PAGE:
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 AE  Vol.9 No.4 , October 2021
Using DNA Sequences and Phylogenetic Trees as Tools for Teaching Entomology to Undergraduate Students: A Simple Approach
Abstract: This technical note aims to show how any instructor teaching entomology can use the Basic Local Alignment Search Tool (BLAST) and the “one click” mode of Phylogeny.fr to teach undergraduate students about insect DNA similarity in a simple way. Teaching an entomology course requires the use of numerous tools to help students grasp different concepts. Knowing that there are more than one million described species of insects means that teaching students about insect identification and taxonomy can be challenging. However, here we present two easy exercises that could be used as classroom or take-home assignments to demonstrate various levels of DNA similarity among different insect taxa. Such exercises unlock students’ creativity and break the barrier of fear of bioinformatics. Moreover, they open up new ways for them to understand insect taxonomy through molecular biology and allow them to develop new skills that contribute to strengthening their scientific performance in the future, especially when they do research as graduate students. Finally, this note is an example of how to integrate simple bioinformatics tools into the teaching of entomology.

1. Introduction

Teaching entomology to students can be achieved by several methods. Undoubtedly, the conventional teaching method, which has limited innovation strategies had been the main method used so far by most teachers. However, some new and novel methods were proposed. For example, a group of scientists suggested the use of games as a teaching aid and investigated the use of game-based activity as a tool for teaching entomology [1]. They found evidence supporting the usefulness of the game as a didactic activity in the classroom. In another study, the results showed that students were motivated to play a game and the learning test suggested an improvement in matters related to morphology, taxonomy, and the insect life cycle [2]. Furthermore, studies even suggested and investigated the teaching of entomology with postage stamps as a didactic resource [3]. No doubt, educational technologies have a role to play in teaching and learning entomology. Thus, an interactive album of veterinary acarology and entomology was presented and evaluated in a study, which revealed that students had better grades in a course with visualization technologies [4]. Overall, it should be emphasized that the instructional delivery method of any science, including entomology, can affect how students are exposed to new topics and their level of understanding.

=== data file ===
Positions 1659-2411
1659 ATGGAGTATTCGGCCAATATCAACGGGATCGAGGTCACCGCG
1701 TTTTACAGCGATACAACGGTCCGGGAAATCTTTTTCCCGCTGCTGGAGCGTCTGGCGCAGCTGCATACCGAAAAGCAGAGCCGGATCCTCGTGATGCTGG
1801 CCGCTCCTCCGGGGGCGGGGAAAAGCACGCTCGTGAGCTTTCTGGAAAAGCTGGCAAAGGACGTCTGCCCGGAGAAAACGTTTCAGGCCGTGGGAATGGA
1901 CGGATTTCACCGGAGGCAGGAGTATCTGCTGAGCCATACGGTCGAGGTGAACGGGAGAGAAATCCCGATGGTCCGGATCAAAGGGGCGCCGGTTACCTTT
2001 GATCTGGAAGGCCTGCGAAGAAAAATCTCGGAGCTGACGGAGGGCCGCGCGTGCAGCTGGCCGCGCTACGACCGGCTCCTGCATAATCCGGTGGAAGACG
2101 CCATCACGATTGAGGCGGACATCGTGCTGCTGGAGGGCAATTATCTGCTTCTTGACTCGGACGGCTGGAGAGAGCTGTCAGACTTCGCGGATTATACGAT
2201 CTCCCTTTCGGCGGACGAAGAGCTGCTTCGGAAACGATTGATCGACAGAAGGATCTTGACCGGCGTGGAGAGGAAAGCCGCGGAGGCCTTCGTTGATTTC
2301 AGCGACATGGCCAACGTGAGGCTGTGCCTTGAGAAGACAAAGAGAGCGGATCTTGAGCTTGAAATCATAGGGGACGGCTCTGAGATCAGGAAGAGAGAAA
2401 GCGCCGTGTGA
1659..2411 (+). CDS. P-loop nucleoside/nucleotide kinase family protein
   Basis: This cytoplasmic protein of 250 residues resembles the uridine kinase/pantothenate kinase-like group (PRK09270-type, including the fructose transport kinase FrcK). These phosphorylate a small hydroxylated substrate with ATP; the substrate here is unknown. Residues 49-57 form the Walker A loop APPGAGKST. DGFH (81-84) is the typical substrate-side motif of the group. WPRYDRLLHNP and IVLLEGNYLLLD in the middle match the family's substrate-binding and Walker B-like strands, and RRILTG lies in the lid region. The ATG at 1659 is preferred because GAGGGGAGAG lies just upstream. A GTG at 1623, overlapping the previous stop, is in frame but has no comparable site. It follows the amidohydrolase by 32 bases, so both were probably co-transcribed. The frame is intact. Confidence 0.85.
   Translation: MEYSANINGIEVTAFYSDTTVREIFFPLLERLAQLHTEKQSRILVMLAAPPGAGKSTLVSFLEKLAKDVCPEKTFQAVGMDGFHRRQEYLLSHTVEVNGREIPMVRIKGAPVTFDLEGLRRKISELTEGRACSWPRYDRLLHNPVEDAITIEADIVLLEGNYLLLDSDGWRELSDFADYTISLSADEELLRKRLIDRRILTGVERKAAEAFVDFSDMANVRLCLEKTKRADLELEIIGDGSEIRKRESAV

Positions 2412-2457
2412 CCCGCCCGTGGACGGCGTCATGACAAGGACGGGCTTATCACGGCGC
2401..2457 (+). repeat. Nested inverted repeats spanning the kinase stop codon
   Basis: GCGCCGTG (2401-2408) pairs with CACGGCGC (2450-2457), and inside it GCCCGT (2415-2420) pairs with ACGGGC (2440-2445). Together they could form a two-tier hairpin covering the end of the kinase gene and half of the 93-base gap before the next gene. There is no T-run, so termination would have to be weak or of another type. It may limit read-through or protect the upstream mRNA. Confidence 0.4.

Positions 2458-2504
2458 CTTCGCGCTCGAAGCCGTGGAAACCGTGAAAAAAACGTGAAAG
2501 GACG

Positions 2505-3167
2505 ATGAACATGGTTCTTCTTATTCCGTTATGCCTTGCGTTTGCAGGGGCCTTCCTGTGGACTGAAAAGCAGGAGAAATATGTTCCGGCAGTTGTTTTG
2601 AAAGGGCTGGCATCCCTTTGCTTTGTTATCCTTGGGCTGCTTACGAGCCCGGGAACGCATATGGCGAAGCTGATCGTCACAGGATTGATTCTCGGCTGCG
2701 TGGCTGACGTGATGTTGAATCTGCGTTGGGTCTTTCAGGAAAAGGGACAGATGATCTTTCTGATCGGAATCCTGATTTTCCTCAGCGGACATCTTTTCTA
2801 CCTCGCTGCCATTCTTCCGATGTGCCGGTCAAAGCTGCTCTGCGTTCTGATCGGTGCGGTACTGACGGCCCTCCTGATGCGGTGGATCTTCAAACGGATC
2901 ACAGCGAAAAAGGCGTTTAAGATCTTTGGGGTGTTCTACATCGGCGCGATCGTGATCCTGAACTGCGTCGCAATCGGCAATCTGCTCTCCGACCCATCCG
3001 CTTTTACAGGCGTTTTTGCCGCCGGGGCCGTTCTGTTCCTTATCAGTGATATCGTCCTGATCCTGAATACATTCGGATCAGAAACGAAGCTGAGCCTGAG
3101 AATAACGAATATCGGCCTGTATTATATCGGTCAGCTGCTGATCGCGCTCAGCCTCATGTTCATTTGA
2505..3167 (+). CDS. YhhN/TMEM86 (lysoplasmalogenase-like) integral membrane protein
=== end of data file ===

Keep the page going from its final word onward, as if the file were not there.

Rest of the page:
Using technology in education helps students learn faster and make the learning process more enjoyable. The field of education was revolutionized by the use of technology, and with the onset of computers in education, teachers should encourage their students to acquire more knowledge [5]. Therefore, teaching insect identification and taxonomy with the help of in silico methods is always informative and an interesting experience for students. Moreover, such experience could be enhanced by the use of computers and online tools. On the other hand, mobile learning, which is the use of electronic devices to learn across contexts, connects individuals with media, educators, peers, and experts. Furthermore, mobile technologies can be employed to improve learning [6]. Thus, the teaching of entomology should benefit from mobile learning. Consequently, teachers can use DNA sequences and phylogenetic trees in the classroom. In addition, knowing how to interpret and reason from phylogenetic trees is a very important element of biology education in general [7]. A study tested the use of project-based learning (PBL) activity that was developed to teach phylogenetics for junior and senior-level biology students. The results indicated that the PBL approach helped the students and reinforced the theories and concepts which were taken previously along with incorporating bioinformatics [8]. In addition, another study emphasized the use of portable sequencing as a teaching tool in conservation and biodiversity research. It provided step-by-step protocols for a field training program that uses low-cost, portable devices to conduct direct genomics-based training [9]. Additionally, one study provided an educational guide for nanopore sequencing in the classroom. It proposed a model that bridges experimental and bioinformatics concepts using the Oxford Nanopore Technologies (ONT) sequencing platform [10]. However, it should be mentioned that many students are not familiar with DNA sequencing and feel that this topic is sophisticated. Therefore, practice is a key factor here to make things look easier over time. In addition, the role of a teacher is to make this topic more attractive to students. In this technical note, we demonstrate two exercises that help students learn how to use the Basic Local Alignment Search Tool (BLAST) (https://www.ncbi.nlm.nih.gov/) and the “one click” mode of Phylogeny.fr (http://www.phylogeny.fr/simple_phylogeny.cgi) to learn insect DNA similarity levels.